Adora’s new visual narrative
Adora’s visual narrative in the virtual space
With the approach of this year’s summer, luxury retail store Adora stunned its followers with a revamped online aesthetic: styled pieces set against a backdrop of playful hues, clean, lively, and restrained—showing no hint of the clutter that characterizes most posts on Instagram. Call it a minimalist statement of some sort; Adora’s catalog passes off as the commercial counterpart of art curation.
“The store feels like an old world museum,” affirms Erica Ilacad, communications manager of Adora, “and in some way, that has inspired us to collaborate with young artists and curate the Instagram feed as a mini art show every month.” The retail house pairs up with industry creatives the likes of photographer Chris Yuhico and set designer Geo Custodio. “We’re infusing a lot of fresh blood to it,” Ilacad adds. Gathering artists, stylists, and a lot of designers on the rise, Adora’s IG page proves to be as much a display of branded pieces as it is a platform for creative novelty.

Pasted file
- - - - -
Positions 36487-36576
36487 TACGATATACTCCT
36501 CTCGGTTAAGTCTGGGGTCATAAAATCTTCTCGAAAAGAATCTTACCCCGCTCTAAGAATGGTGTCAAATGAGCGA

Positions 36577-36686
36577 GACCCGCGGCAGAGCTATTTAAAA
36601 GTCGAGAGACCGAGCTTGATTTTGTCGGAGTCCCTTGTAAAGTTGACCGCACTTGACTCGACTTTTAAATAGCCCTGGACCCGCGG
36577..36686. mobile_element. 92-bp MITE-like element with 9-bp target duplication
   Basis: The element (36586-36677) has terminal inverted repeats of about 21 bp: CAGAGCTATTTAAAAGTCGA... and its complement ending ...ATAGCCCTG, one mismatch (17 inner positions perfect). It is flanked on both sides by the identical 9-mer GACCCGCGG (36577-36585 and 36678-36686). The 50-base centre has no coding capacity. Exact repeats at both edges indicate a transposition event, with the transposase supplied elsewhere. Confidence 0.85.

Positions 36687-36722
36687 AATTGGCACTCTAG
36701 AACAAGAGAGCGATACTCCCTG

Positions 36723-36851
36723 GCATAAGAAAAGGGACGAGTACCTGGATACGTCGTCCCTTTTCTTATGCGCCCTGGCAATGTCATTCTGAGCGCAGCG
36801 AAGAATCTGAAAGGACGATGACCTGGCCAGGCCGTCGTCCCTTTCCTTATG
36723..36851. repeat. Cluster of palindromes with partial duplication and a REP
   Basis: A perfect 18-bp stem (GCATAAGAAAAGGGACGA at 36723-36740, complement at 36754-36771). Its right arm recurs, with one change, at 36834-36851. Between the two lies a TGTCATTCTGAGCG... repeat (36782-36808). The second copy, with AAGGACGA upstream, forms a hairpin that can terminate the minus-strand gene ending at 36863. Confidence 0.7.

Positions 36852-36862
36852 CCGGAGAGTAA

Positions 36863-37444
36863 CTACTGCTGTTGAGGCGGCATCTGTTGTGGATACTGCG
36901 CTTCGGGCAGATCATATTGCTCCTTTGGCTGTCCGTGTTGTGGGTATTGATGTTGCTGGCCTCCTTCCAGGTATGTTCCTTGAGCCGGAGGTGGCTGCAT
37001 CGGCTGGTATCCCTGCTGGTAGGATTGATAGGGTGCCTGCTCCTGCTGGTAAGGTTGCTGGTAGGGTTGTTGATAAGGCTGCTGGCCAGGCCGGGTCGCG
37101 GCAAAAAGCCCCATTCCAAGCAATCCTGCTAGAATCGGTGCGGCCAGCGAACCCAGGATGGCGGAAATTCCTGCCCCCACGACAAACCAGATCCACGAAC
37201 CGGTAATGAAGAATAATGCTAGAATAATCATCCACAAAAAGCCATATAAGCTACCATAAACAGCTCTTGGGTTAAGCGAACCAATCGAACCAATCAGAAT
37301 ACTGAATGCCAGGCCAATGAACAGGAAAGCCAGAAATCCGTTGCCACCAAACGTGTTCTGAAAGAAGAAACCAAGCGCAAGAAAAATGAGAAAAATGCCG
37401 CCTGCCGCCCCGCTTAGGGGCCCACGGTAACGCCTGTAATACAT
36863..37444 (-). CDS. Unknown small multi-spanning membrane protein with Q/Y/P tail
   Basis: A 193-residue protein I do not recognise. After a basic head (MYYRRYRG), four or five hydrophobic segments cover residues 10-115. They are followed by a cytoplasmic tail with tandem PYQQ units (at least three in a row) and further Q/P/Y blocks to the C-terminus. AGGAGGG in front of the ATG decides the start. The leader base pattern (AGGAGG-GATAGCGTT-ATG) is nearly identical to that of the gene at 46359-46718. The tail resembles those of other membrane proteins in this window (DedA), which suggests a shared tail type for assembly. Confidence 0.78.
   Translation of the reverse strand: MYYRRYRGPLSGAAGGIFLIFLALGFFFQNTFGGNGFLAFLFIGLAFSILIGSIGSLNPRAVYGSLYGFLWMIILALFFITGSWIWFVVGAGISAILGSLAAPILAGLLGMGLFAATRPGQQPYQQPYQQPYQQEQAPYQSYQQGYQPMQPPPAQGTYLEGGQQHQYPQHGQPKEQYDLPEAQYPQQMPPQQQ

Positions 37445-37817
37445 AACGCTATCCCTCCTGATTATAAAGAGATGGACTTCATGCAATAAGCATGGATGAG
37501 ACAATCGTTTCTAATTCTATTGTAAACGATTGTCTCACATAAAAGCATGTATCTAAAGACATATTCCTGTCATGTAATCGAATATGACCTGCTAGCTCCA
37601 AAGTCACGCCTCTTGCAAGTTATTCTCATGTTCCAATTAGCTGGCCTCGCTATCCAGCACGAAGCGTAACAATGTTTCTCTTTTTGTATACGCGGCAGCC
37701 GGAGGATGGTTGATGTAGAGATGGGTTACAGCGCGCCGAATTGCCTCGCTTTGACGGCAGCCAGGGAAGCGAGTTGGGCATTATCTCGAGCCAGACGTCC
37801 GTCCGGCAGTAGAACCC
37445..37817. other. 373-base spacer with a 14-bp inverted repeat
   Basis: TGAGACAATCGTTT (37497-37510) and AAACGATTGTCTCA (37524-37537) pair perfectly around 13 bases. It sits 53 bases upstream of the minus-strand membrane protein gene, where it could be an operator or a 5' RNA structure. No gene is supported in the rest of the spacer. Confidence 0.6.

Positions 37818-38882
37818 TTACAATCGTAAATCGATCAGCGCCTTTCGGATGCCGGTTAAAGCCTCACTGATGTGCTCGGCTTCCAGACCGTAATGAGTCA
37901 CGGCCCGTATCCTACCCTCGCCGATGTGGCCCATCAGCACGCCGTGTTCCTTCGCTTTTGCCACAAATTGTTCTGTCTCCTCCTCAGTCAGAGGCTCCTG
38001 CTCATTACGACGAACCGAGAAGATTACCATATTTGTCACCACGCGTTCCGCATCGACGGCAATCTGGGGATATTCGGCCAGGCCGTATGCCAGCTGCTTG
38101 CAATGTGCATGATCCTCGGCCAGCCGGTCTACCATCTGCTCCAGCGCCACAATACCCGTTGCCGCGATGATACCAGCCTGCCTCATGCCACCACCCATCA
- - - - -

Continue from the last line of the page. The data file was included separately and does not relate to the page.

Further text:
Similar to most artistic ventures, Adora’s online repertoire runs on a simple, familiar motive: to tell a compelling story. For April, the theme was travel. With white noise dispelled by solid color, Adora lays down the elements that constitute an inspired lifestyle: crisp white shirts and chambrays, colored oxfords, and a Rimowa suitcase with which to trot the globe.
“As a brand that doesn’t have an online store, what we wanted was to showcase the curated items found in Adora, tell a beautiful story, and [spread] it [through] our online spaces,” shares Ilacad. As its minimalist design is wont to do, each post puts focus on only the essentials. It’s as if to say we can do away with unnecessary flash, the fancy clutter and excess, so long as the statement piece—or the